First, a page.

This week, Twitter is expected to unveil the details of its recently-announced policy banning political advertising.
At the end of October, Twitter CEO Jack Dorsey announced the ban in a post on the social media site writing, "A political message earns reach when people decide to follow an account or retweet. Paying for reach removes that decision, forcing highly optimized and targeted political messages on people. We believe this decision should not be compromised by money."
Michael Ray, Social Media Director at STIR Advertising & Integrated Messaging in Milwaukee, said Twitter only brought in roughly $3 million in political advertising revenue during the 2018 election cycle. While that's a lot of money to the average person, it's a drop in the bucket compared to the $284 million Facebook made on political advertising during the same time.
Ray said Facebook is more popular among some likely voter populations, which is one reason why political advertising has gravitated more towards that social media outlet recently.
"In that older population that tends to get out there and vote, those are growing numbers for Facebook," Ray said.
He said the layout of Facebook, and how it's typically consumed, also plays a role in making it more appealing than Twitter to political candidates wanting to buy advertising.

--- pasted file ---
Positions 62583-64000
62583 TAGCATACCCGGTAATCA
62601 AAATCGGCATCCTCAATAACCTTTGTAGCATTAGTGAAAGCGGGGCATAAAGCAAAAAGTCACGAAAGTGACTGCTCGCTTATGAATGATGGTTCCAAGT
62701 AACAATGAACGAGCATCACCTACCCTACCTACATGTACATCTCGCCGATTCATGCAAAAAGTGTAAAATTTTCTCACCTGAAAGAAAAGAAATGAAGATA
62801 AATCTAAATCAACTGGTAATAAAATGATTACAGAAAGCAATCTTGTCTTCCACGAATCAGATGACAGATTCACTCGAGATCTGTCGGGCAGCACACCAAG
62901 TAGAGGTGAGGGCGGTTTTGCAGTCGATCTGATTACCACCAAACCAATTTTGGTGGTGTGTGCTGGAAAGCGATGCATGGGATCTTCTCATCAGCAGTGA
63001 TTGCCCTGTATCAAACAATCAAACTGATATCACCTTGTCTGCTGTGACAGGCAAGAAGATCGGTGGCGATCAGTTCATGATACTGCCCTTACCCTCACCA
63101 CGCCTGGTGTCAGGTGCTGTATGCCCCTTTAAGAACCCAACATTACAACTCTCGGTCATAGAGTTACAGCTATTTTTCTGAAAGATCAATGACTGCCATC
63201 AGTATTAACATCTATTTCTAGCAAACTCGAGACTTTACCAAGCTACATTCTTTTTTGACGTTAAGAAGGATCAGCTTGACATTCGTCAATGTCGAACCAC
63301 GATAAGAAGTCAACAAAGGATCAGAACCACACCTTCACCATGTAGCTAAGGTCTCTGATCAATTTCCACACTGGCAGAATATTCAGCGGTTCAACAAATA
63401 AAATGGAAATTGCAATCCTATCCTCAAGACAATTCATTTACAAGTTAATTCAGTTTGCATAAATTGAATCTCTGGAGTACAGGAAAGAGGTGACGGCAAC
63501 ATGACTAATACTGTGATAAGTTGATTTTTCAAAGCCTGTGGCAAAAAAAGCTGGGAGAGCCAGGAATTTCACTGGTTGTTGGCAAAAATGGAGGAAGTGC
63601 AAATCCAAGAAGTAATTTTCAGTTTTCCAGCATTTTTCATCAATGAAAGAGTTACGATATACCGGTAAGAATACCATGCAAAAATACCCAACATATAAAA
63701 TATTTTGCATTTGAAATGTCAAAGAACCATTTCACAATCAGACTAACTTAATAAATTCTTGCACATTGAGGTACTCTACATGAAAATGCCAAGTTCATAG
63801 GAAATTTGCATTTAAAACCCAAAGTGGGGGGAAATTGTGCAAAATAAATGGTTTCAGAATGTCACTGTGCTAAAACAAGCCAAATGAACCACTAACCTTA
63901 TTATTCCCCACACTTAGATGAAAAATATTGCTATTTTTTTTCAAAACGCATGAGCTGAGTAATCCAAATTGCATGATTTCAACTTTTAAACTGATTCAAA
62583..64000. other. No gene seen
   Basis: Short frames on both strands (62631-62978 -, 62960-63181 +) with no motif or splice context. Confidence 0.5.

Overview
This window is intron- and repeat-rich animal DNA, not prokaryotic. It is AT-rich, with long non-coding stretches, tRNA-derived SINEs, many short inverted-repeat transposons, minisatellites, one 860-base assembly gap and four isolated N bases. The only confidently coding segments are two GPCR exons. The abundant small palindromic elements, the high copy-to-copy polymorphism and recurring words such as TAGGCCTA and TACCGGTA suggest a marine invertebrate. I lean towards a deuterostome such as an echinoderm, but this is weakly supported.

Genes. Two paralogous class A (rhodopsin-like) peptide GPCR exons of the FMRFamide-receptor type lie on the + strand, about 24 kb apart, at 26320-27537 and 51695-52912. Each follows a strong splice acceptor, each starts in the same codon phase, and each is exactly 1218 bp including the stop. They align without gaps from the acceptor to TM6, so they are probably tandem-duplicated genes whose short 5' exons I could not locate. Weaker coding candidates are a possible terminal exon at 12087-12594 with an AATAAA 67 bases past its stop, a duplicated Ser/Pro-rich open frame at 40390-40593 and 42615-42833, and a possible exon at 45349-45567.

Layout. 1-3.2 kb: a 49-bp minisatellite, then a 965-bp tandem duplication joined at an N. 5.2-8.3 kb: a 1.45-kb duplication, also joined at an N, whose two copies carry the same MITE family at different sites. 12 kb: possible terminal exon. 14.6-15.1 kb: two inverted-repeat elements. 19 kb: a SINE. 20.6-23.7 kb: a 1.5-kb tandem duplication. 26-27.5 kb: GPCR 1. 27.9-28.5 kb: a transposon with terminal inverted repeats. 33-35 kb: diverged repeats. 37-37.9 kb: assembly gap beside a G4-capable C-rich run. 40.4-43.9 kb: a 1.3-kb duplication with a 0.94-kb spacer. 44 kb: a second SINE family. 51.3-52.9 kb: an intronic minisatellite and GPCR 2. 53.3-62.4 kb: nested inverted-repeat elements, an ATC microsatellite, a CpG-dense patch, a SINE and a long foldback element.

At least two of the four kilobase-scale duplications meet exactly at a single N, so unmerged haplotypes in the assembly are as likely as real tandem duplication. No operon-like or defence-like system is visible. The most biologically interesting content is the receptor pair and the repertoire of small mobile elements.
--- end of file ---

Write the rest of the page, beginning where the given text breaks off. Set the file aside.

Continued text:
"On Twitter, people are just used to having conversations. It moves a little faster. People use it more as a news source," Ray said.
On Friday, Twitter is expected to announce the specifics of its new advertising policy. The company then plans to stop accepting political ads beginning Nov. 22.
Ray said local businesses wanting to advertise to visitors during next summer's Democratic National Convention in Milwaukee should pay close attention to Twitter's new policy to make sure none of their ads are deemed unacceptable.
"Tapping into that (DNC) business makes all the sense in the world," Ray said.
While Facebook has not implemented any sort of political advertising ban, Ray noted it also has guidelines for permitted/not permitted language in purchased ads.
Ray said it's a good idea that local companies wanting to advertise during the DNC also review the Facebook policy to be safe.